PUBLISHED : Sunday, 13 July, 2003, 12:00am
UPDATED : Sunday, 13 July, 2003, 12:00am

As well as being a design feature, glass bricks can filter light into windowless spaces.

In interiors, as in fashion, trends come and go, and come again. Take the chunky glass brick. So very 'now' in art deco buildings of the 1930s and 40s, it enjoyed a revival in the 70s and is cropping up more and more in funky flats around town. New Hong Kong devotees include C.J. and Gloria Wysocki - who installed a 120cm by 120cm glass brick window in their Mid-Levels bathroom, where it 'makes the room explode with light' - and Matthew Marsh, who has installed walls of the stuff in his small Mid-Levels flat. C.J. Wysocki reasons that glass brick is a useful material in Hong Kong, where apartments are often jammed up against each other: warping in the glass means they allow light into your home, but obstruct the view of nosy neighbours, and turn an ordinary space into one with plenty of personality.

Designer Barrie Ho of Barrie Ho Architecture Interiors (3/F-4/F, 31 Wyndham Street, Central, tel: 2117 7662; www.barrieho.com) says interior space should have a relationship with the outdoor environment, and glass bricks 'keep up the dialogue with nature'. Plus, he says, it's an easy design technique to apply.

You may need a building permit, depending on where you plan to locate your glass brick feature and whether it will affect your building's structure, so check first with a surveyor, engineer or call the Building Department Enquiry Hotline (tel: 2626 1616) and ask to speak to a technical officer.

The most straightforward approach is to replace an existing window with glass bricks. Most building contractors should be able to tackle the task, which involves the erection of scaffolding outside the window, removal of the old window, possible enlargement of the space by knocking out existing clay bricks or masonry and installation of the glass blocks. You will need to decide whether you want them constructed flush with your internal wall, or set back, which will allow you to have a windowsill. The process should be no messier than replacing a window, although it will take longer. And you might need to include a small exhaust fan if installing a glass-brick window in a bathroom.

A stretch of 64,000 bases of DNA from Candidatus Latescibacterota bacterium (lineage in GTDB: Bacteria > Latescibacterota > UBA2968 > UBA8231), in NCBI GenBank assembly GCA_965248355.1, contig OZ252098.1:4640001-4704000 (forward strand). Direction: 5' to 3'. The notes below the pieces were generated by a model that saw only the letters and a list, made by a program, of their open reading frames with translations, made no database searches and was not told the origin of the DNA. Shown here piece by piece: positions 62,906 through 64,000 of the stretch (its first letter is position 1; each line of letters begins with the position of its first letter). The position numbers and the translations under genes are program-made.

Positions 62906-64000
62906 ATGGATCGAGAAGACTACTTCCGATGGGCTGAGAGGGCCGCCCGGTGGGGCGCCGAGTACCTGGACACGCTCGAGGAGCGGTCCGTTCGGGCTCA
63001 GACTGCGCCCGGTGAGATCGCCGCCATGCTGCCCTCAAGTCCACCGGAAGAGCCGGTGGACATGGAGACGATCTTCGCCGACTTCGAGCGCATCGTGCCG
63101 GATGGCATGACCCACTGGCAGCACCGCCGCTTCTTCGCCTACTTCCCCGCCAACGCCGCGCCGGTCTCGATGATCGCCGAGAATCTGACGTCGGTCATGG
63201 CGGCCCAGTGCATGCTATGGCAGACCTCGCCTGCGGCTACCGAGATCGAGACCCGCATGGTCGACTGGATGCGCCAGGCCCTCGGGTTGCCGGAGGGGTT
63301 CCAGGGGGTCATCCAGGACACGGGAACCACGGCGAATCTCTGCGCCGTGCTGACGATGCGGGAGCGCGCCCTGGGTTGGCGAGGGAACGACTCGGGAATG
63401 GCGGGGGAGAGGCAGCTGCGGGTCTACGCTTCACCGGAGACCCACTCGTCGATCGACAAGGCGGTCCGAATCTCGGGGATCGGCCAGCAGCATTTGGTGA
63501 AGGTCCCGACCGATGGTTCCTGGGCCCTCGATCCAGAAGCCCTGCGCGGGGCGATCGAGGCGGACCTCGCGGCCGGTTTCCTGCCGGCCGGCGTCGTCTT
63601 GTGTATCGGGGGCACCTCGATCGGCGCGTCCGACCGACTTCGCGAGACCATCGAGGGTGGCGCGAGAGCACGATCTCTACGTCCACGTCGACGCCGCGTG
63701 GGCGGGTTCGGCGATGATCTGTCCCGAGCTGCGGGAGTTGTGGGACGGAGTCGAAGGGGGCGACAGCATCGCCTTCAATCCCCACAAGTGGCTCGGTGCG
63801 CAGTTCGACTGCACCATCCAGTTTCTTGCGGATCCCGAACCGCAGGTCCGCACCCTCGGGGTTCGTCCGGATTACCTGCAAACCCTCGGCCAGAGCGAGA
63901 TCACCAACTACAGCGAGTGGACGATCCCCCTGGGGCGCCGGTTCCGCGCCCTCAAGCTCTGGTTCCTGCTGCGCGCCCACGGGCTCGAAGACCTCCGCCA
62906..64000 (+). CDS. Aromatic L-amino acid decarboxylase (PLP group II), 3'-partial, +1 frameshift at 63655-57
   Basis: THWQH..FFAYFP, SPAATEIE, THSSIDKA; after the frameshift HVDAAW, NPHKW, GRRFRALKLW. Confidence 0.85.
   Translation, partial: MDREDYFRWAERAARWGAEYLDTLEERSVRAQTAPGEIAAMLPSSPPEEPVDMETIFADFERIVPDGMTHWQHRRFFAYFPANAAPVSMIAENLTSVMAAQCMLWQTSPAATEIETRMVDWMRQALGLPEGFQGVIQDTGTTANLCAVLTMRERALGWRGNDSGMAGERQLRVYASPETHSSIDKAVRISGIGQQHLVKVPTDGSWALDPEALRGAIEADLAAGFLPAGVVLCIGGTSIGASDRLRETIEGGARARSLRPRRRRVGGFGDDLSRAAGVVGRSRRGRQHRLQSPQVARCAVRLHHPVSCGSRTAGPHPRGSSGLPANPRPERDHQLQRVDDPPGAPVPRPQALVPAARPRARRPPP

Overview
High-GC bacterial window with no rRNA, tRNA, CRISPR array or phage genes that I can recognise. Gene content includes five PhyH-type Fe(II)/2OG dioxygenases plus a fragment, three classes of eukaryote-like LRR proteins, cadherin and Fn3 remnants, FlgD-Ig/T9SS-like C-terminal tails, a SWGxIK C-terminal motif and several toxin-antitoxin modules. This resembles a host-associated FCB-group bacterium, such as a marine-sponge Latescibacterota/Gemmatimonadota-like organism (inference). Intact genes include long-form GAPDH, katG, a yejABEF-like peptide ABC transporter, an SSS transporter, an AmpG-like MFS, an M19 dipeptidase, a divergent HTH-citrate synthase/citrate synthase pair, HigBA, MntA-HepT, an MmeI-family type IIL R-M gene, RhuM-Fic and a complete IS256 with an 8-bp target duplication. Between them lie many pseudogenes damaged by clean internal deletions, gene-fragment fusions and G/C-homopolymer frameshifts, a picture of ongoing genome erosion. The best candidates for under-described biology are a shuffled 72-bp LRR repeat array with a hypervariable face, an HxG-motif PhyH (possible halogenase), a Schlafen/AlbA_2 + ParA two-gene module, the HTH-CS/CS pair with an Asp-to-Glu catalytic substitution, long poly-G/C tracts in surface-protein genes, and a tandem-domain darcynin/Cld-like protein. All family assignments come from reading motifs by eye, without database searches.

Marsh found glass blocks useful in his 900-square-foot, 1960s ground-floor flat, which had little natural light. His building contractor, Lee Pak-yiu of Hing Wah Decoration Design (tel: 2897 3885), used sledgehammers to demolish sections of column-and-beam masonry, which was 'easy but moderately messy', Marsh recalled. He would recommend moving out while it's being done. He had glass-brick walls installed in the living and dining area, bedroom and bathroom at a cost of about $7,000 a wall, including materials and labour.

Lighting effects can be installed behind the bricks to give the appearance of a wall or window that glows, or to change its colour completely. Apart from adding light, glass bricks also provide privacy so there is no need to put up curtains.